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J Bacteriol. 1997 Mar;179(5):1671-83.

The divIVA minicell locus of Bacillus subtilis.

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Department of Microbiology and Immunology, University of South Carolina School of Medicine, Columbia, USA.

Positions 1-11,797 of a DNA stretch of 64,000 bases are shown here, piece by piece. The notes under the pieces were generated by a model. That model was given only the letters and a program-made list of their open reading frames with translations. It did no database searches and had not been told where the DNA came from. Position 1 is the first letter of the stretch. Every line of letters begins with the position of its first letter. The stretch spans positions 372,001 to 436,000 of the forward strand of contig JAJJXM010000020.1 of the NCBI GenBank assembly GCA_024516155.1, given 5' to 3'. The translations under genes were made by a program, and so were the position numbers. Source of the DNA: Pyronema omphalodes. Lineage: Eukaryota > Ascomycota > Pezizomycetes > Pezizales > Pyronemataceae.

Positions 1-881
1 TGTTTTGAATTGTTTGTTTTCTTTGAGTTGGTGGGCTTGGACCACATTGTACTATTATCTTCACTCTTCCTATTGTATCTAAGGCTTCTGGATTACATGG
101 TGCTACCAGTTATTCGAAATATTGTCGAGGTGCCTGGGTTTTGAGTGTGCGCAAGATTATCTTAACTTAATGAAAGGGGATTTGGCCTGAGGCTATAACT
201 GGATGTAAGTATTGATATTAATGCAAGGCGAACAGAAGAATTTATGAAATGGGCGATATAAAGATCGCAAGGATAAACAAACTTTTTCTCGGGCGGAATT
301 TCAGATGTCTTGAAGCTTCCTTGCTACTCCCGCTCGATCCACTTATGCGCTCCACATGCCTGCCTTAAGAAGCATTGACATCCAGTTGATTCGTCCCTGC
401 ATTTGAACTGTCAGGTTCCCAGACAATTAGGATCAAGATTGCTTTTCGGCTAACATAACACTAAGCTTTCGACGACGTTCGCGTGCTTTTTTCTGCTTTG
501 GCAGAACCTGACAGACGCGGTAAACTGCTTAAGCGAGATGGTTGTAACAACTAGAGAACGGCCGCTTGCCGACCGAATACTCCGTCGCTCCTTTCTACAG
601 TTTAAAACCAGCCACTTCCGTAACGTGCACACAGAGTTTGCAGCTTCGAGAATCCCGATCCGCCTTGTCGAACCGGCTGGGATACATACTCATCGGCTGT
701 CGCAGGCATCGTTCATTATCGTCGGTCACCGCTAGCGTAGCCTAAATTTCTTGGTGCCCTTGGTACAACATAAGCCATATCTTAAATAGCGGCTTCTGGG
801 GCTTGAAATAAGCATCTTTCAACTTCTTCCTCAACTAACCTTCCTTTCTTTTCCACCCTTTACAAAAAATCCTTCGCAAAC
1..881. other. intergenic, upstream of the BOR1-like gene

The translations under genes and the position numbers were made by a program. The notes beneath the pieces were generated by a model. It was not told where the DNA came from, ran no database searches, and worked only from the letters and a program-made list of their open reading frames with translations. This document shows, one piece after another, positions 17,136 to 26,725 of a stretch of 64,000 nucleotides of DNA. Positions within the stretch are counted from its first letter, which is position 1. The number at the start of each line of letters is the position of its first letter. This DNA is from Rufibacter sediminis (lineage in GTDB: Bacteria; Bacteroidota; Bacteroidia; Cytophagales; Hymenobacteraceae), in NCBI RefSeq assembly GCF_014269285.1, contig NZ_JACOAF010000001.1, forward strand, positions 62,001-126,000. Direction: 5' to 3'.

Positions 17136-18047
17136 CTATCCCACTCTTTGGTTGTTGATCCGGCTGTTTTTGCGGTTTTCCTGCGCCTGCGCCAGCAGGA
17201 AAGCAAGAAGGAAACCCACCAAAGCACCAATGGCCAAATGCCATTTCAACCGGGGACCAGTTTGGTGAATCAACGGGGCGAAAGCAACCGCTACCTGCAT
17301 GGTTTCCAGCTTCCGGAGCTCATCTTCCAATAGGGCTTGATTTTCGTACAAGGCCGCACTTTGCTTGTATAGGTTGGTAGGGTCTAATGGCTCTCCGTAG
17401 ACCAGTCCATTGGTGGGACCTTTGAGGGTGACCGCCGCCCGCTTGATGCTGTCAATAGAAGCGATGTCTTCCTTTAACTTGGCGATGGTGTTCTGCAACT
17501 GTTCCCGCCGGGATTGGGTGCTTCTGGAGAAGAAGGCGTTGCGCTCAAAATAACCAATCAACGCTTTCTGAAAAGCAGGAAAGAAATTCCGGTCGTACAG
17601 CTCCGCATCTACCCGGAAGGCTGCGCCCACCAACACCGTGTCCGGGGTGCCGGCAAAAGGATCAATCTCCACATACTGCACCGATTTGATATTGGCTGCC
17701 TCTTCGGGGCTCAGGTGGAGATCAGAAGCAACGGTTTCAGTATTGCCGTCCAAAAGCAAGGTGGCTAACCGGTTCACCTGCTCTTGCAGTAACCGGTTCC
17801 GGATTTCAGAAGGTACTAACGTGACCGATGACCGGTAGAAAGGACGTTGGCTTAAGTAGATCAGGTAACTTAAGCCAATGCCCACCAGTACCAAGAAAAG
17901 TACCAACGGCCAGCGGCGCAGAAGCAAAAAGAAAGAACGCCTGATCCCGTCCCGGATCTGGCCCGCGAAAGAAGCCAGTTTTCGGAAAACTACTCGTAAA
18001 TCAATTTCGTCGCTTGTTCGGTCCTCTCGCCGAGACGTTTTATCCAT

The Bacillus subtilis divIVA1 mutation causes misplacement of the septum during cell division, resulting in the formation of small, circular, anucleate minicells. This study reports the cloning and sequence analysis of 2.4 kb of the B. subtilis chromosome including the divIVA locus. Three open reading frames were identified: orf, whose function is unknown; divIVA; and isoleucyl tRNA synthetase (ileS). We identified the point mutation in the divIVA1 mutant allele. Inactivation of divIVA produces a minicell phenotype, whereas overproduction of DivIVA results in a filamentation phenotype. Mutants with mutations at both of the minicell loci of B. subtilis, divIVA and divIVB, possess a minicell phenotype identical to that of the DivIVB- mutant. The DivIVA-mutants, but not the DivIVB- mutants, show a decrease in sporulation efficiency and a delay in the kinetics of endospore formation. The data support a model in which divIVA encodes the topological specificity subunit of the minCD system. The model suggests that DivIVA acts as a pilot protein, directing minCD to the polar septation sites. DivIVA also appears to be the interface between a sporulation component and MinCD, freeing up the polar septation sites for use during the asymmetric septation event of the sporulation process.

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